An Indian summer evening,

a delicate breeze wafting in from the Hudson

the “poet laureate” of Fort Lee

embraced by old friends like a hero returning from war.

Big Kahuna torches spewing a scent of citronella,

“Goodfella” look-alikes, profoundly rotund, chomp cigars,

pinky rings and gold chains glinting off flickering torch lights.

They reminisce about growing up under the shadow of the amusement park,

gulping tumblers of cheap red wine, munching on mozzeralla, scungille

and Prosciutti di Parma.

They crack up joking about the safety of having Anastasi as a neighbor

who dumped bodies in nearby swampland with only a red-wing blackbird as witness.

His fans horse around, a divertissement, singing a chorus of “Come on over…”

trading shot-for-shot punches, wrapping congratulatory arms around each other

like locker-room athletes after a championship game

When the poet finally begins reading, an uncomprehending old pal

yells: “Boy, has he got a way with the words!”

The poet regales them with stories and poems of their youth; forgotten exploits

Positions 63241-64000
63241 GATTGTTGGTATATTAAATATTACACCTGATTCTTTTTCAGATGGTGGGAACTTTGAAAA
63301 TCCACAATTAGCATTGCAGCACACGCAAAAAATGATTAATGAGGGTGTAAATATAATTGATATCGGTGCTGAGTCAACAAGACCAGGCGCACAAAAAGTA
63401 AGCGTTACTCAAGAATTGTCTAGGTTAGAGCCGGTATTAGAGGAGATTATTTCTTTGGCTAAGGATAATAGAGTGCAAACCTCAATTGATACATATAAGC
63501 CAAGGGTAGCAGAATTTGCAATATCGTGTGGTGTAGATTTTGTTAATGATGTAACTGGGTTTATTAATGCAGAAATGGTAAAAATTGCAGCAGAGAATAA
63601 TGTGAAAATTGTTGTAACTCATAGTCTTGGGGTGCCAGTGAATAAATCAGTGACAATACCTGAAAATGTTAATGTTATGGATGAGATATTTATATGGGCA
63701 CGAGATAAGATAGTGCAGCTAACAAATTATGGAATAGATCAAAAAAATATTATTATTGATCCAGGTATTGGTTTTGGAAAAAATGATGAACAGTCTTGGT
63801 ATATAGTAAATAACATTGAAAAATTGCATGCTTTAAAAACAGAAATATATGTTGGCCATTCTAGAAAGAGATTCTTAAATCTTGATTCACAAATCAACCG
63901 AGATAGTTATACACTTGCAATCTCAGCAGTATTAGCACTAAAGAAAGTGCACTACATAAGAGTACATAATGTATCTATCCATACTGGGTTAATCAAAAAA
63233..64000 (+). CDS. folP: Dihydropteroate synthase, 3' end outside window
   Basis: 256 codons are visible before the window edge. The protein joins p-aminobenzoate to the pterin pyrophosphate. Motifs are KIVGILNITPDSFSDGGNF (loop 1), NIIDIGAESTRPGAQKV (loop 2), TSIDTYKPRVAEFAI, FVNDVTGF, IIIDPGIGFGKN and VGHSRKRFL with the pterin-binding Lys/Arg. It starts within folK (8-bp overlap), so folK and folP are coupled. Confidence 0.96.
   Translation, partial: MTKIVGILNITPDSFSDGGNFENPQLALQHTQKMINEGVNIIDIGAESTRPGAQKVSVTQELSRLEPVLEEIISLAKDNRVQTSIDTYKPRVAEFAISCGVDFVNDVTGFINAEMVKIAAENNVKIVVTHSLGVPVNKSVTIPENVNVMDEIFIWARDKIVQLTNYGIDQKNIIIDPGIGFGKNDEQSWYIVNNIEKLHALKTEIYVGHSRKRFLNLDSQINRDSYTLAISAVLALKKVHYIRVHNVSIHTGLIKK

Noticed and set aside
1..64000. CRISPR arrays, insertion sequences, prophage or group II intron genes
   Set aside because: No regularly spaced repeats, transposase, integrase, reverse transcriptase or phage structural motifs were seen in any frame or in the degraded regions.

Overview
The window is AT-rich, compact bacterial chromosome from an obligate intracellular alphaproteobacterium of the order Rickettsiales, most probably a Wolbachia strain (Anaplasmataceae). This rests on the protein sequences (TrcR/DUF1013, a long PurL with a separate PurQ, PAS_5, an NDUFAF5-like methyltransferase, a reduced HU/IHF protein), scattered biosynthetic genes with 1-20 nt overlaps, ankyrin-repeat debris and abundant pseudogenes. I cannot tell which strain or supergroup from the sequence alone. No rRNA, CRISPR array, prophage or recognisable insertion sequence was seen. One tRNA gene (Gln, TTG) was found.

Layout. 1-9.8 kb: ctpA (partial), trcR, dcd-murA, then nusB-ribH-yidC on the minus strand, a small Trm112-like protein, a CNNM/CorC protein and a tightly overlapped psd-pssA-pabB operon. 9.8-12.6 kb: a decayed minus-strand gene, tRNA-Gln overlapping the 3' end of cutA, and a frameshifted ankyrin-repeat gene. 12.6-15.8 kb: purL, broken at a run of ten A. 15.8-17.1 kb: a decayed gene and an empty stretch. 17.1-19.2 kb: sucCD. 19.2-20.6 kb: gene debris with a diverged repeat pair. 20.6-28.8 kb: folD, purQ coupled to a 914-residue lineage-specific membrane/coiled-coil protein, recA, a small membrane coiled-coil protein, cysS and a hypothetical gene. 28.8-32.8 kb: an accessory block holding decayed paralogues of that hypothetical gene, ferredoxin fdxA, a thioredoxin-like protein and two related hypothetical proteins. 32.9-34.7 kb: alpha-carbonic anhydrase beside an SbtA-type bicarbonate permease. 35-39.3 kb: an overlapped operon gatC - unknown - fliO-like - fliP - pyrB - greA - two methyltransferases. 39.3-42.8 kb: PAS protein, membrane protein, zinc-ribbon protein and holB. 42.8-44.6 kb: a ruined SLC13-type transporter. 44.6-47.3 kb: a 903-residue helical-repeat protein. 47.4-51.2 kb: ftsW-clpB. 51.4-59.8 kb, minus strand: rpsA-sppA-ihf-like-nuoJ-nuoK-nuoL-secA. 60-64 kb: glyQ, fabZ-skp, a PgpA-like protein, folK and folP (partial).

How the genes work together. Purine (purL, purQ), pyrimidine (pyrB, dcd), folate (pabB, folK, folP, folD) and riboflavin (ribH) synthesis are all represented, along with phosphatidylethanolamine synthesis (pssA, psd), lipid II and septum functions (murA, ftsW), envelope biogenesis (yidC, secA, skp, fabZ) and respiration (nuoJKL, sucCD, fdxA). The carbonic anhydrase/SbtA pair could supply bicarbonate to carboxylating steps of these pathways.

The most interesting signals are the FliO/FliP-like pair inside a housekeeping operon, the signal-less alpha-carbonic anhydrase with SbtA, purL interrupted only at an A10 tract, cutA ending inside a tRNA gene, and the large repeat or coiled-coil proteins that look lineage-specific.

like the kid who whizzed by a fence, losing an ear in a game of Salugi,

the fright of the Cyclone after being warned by the carpenter who built it

that it would never be safe, unexpected gropes, fondling and French kissing

in the Tunnel of Love, jumping in to his father’s car to watch the park

burning to the ground and not falling asleep waiting for the voice of his sister

on the PA closing it down, wishing to all a good-night

The poet is pissed-off, fearless, a corrective lens

for near-sighted bumblers who can’t stand up straight.

His poems are visceral and highly pugnacious,

lambasting literary illuminati in bare-knuckled essays

childhood chums wouldn’t understand

yet they’re patriotically proud of their home town muse

who proclaims loud and clear he’ll always return to his roots

and have the balls to go it alone with the rest of the world.